In 2018, it was Emma Gonzalez and David Hogg pushing the conversation about gun control to the forefront of our national conversation after the shooting at Marjory Stoneman Douglas High School.
In 2019, it was Greta Thunberg leading the global charge on enacting substantive climate action legislation with her Fridays for Future strikes. Students have consistently been at the forefront of political movements, but who is pushing them into the spotlight and on a path of activism?
It would create a shift in the collective mindset of our state’s schools toward prioritizing civic engagement education.
For those students mentioned, the crises of climate change and gun violence were too pressing to ignore. For thousands of other young people, such as Sweetwater Union High School District alumnus Brenna Pangelinan, it’s a gradual shift that is nudged along by the support of peers, teachers, or school communities.
When Pangelinan decided to run for a position on her school board at age 15, she had no idea it would lead her to a lifelong passion for education advocacy and a spot on the California State Board of Education.
Wondering how she could get involved in her community, and sincerely doubting that she’d be able to have any real impact as a teen, she took a chance and stepped out of her comfort zone. Now, as an activist for education equity and a first-year student at Brown University, she strongly advocates alongside student-led groups like GENup for California schools implementing the State Seal of Civic Education (SSCE).
The SSCE, if implemented, would create a shift in the collective mindset of our state’s schools toward prioritizing civic engagement education, providing guidance and resources for students to become involved in activism, and incentivizing community organizing work.
Students who meet the requirements for the Seal by participating in community projects, civic-related activities, or programs will receive the award on their transcripts and high school diploma, in the hopes that it will move the state towards a larger trend of increased youth voter turnout and democratic participation.
For students to be motivated to vote, they need to know how government policies and laws directly affect them, and schools are currently failing students in this regard.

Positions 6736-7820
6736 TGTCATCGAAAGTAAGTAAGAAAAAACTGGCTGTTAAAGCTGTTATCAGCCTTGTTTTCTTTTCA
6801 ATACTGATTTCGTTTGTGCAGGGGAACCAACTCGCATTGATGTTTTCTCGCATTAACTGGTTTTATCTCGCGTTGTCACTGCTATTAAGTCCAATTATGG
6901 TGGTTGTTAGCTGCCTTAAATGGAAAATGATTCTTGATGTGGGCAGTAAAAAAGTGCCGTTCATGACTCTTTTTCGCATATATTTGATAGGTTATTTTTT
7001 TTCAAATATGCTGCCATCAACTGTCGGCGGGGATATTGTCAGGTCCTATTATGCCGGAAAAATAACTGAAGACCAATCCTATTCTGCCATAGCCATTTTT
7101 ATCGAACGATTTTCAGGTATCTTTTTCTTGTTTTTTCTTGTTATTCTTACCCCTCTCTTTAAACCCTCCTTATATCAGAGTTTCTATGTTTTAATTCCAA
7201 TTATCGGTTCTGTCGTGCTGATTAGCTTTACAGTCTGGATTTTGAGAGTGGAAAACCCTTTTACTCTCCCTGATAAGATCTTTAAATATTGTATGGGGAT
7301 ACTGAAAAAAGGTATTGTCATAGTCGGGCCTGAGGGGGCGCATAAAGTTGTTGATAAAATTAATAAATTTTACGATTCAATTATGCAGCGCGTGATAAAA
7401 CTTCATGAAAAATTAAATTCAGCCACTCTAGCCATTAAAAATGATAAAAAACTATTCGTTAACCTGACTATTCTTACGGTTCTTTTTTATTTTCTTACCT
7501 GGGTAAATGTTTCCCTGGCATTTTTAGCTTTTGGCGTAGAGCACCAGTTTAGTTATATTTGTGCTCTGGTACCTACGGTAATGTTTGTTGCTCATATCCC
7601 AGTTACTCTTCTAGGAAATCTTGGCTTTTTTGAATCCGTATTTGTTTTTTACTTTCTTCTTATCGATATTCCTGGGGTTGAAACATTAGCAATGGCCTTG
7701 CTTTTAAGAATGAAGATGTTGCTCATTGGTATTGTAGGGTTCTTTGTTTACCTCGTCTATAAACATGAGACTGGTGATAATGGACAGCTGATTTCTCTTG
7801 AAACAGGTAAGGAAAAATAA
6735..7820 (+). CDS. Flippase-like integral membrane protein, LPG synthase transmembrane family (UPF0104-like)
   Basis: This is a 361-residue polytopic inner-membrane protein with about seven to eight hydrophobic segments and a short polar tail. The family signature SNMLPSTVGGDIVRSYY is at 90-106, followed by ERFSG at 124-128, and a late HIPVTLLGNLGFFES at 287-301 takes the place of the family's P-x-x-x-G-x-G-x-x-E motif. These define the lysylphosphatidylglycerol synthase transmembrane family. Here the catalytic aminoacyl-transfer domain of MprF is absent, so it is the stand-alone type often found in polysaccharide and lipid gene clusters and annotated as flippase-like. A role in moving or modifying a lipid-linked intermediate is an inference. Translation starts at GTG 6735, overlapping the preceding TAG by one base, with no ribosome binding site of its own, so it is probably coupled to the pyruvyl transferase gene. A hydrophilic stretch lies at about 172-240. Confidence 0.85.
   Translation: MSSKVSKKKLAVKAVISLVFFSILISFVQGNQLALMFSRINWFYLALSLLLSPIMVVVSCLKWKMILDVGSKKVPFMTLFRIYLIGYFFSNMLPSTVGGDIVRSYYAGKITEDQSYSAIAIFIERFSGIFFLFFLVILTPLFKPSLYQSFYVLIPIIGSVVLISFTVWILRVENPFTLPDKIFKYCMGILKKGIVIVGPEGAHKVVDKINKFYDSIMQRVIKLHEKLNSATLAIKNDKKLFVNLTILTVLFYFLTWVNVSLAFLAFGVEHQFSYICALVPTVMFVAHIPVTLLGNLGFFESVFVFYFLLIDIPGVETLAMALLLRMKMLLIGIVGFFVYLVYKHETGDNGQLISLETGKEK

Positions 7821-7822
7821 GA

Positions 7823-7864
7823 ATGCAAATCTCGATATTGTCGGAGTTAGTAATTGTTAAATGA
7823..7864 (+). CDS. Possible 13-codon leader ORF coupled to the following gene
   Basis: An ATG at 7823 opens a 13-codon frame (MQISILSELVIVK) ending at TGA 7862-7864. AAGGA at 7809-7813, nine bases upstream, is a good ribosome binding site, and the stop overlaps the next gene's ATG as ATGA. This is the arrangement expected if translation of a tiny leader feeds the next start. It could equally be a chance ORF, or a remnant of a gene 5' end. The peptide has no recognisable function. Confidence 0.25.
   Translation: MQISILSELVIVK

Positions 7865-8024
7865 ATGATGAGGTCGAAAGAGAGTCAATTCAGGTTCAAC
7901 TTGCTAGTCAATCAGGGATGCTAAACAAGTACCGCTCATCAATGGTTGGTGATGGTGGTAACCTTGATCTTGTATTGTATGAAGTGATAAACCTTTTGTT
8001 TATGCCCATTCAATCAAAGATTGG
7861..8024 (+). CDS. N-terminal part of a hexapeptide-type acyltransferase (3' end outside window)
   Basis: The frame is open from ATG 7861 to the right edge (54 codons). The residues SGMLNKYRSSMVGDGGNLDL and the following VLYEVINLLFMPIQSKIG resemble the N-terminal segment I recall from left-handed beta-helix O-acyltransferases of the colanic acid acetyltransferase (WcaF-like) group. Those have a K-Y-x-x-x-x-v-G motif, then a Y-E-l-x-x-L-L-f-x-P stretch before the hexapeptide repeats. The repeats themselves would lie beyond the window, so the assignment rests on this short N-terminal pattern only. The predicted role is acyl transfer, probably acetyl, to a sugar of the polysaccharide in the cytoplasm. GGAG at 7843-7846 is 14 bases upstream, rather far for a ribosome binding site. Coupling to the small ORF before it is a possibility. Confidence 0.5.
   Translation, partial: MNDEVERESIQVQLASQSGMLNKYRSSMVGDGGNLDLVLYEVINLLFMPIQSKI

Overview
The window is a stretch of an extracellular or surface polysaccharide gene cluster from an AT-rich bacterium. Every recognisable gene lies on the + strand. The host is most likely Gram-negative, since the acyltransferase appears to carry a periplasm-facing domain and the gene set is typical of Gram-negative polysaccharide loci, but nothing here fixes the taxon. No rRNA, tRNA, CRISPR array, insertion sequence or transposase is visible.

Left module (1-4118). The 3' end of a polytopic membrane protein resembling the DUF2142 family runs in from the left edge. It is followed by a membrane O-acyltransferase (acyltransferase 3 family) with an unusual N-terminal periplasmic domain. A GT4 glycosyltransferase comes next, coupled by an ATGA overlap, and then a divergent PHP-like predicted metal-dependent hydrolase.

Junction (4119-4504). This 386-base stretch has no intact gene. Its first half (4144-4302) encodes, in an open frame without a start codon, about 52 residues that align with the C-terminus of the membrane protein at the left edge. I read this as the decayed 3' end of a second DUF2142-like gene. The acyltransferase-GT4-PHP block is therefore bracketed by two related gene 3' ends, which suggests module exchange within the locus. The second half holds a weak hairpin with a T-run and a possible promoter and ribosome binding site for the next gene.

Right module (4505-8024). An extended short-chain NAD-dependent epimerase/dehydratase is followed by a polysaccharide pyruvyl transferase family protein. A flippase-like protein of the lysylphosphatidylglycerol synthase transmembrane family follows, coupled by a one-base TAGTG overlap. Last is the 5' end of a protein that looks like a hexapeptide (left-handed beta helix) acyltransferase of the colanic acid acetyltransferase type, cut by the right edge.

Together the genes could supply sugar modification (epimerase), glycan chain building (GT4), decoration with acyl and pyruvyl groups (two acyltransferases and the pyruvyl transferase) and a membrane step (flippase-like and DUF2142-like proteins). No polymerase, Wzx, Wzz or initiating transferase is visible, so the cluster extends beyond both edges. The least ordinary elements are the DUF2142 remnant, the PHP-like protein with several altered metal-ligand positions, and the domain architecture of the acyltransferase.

When American students had their civic knowledge tested with an exam from the National Assessment of Educational Progress in 2011, they overwhelmingly fell below the mark of proficiency. Only one-third of the eighth-grade students tested could define a historical purpose the Declaration of Independence served, and less than a fifth of seniors in high school could explain why it was important for citizens to participate in their democracy.
When this data is broken down by race and class structures, the amount of American students who are being taught crucial civic knowledge becomes even more dismal.
Taking any courses that require community service and participating in student government have been found to predict an increase in high school graduation and college attendance and success.
Students of Hispanic or African American descent are twice as likely to score below proficient than their white counterparts on civics assessments, and these gaps directly correlate with voting turnout in adulthood. Minority citizens eligible to vote typically do so at two-thirds the rate of white citizens, and families that make above $75,000 annually are two times more likely to vote and six times more likely to be politically active than families who make below $15,000.
Early and ongoing civic learning opportunities have been found to increase students’ chances of both staying in school, and being more engaged while in school. A study conducted by researchers from Stanford University and UC Irvine found that ninth-grade students who were enrolled in some form of Ethnic Studies curriculum in San Francisco that emphasized civics had on average a higher GPA and better attendance rate.
In fact, taking any courses that require community service and participating in student government have been found to predict an increase in high school graduation and college attendance and success. The adoption of the SSCE in local school districts will both incentivize student achievement and encourage further development of civic-minded lessons and curriculum to be developed in classrooms, encouraging students to reach their potential for bettering their community.
This is not the first time California’s Department of Education has pioneered the creation of a seal recognizing student achievement either.
Officially implemented by the state in 2011, the Seal of Biliteracy, which students can earn by proving fluency in two or more languages, has spread to almost 40 states that now offer similar awards for their students. If local school districts commit to adopting the SSCE like they did with the Seal of Biliteracy a decade ago, there will be strong potential for the swift spread of civic engagement seals nationwide and a more widespread mechanism for encouraging students to contribute to their states’ political affairs.
It is crucial that young people are educated and engaged in their local politics, so they can make informed, community-oriented decisions when they vote. The widespread adoption of the SSCE will be a key catalyst to begin incorporating civic engagement into the culture and fabric of our schools.
If you believe our youth should be given the necessary tools to immediately make a positive change in their communities, urge your district’s Board of Education trustees to adopt the SSCE.
Josette Thornhill, Benjamin Tarver, and Rylee Vizvary are members of the student-led education advocacy organization GENup, where they work as communications directors. GENup is California based, but operates through local-level chapters across the state and beyond.